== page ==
This Tuesday, June 23, the destroyer USS Nitze (DDG 94), belonging to the United States, sailed 12 nautical miles from the Venezuelan sea, a ship that owns Harpoon missiles with a 280 kilometers reach.
According to the US Navy, the ship was doing a “freedom of navigation operation” contesting “an excessive maritime claim” by Venezuela. Without providing any details about such an allegation and in a clear and blatant act of military harassment as part of the US failed regime change operation designed to oust President Nicolas Maduro.
“The U.S. Navy routinely conducts freedom of navigation operations around the world to preserve the maritime navigation and access rights guaranteed to all nations and vital to the global mobility of U.S. forces,” said Admiral Craig Faller, commander of the Southern Command of the United States.
According to international law the territorial waters of a country extent for 12 miles from the baseline (usually the mean low-water mark) of a coastal state, plus the “contiguous zone” representing 12 additional miles from the same baseline. Additionally, international conventions recognize the concept of “exclusive economic zone” extending from the same baseline up to 200 miles.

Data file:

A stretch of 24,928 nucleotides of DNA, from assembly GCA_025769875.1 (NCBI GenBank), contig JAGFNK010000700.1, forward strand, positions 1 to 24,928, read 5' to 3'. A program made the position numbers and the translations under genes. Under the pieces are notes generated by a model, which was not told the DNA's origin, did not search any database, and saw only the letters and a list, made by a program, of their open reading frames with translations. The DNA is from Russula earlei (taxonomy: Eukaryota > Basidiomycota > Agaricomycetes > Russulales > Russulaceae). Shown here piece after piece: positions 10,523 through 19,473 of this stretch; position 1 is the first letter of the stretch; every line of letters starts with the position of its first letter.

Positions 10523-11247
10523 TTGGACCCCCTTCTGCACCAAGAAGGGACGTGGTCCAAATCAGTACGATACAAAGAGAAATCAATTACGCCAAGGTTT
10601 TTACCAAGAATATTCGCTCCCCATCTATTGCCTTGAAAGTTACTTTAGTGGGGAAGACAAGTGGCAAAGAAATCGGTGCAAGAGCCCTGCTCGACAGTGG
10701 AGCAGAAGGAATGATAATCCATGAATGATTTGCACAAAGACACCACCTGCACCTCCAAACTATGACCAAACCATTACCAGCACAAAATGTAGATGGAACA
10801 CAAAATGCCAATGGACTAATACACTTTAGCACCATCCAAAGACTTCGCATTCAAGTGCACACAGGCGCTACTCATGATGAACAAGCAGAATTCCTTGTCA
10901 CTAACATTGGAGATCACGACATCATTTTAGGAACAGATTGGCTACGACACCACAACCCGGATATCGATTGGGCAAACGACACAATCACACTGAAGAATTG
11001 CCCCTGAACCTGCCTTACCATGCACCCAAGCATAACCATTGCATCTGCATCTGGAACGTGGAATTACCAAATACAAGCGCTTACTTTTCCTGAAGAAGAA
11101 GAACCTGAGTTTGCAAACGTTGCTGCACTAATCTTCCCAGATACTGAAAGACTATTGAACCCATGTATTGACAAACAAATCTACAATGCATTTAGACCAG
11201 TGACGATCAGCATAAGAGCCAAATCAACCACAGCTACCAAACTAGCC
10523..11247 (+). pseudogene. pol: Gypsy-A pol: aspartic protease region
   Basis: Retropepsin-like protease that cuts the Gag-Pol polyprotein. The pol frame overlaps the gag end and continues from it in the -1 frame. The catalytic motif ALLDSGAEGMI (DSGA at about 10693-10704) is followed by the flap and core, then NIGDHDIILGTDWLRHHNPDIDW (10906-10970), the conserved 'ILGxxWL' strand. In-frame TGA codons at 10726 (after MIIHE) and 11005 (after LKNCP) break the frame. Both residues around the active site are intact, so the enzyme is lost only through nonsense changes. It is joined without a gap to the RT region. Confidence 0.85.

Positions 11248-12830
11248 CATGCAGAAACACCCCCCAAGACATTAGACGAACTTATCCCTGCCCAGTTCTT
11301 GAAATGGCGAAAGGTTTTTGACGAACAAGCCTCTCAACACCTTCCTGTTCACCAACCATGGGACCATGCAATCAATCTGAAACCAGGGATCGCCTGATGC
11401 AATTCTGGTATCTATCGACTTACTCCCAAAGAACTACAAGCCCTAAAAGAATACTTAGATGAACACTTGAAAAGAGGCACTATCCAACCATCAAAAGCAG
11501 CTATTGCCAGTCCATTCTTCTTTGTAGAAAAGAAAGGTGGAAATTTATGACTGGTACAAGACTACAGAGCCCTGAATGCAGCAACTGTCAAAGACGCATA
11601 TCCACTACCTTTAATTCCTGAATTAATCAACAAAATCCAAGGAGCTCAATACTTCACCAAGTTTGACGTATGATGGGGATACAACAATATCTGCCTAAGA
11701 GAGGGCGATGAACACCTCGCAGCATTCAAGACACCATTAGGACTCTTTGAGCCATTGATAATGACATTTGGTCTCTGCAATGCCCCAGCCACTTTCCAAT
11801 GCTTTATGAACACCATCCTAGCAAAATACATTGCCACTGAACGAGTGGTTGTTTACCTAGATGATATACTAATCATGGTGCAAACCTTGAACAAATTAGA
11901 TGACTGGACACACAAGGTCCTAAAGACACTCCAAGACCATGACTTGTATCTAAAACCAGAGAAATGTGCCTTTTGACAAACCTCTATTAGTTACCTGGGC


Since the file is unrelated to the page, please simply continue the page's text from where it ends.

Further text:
Venezuela is a country signatory of the Geneva Convention on Territorial Sea and Contiguous Zone of 1958 but Venezuela rejected the 1982 signing of the Montego Bay Convention or United Nations Convention on the Law of the Sea due to territorial disputes with Colombia. In this sense Southcom’s comments can not be understood as a mere manipulation but also as a psyop to heat the already heated tension between Venezuela and the United States.
Featured image: Official U.S. Navy file photo of the Arleigh Burke-class guided-missile destroyer USS Nitze departs Safaga, Egypt after a port visit in this July 2019 photo. On June 23, 2020, while peacefully operating in the Caribbean Sea, USS Nitze conducted a freedom of navigation operation off the coast of Venezuela. Photo by Will Hardy/U.S. Navy
Venezuelan official map. You can see clearly here the extension of Venezuelan territorial waters including the exclusive economic zone. Legal to a level that it served to negotiate with the US, due to their occupation of Puerto Rico, a border agreement signed in 1978.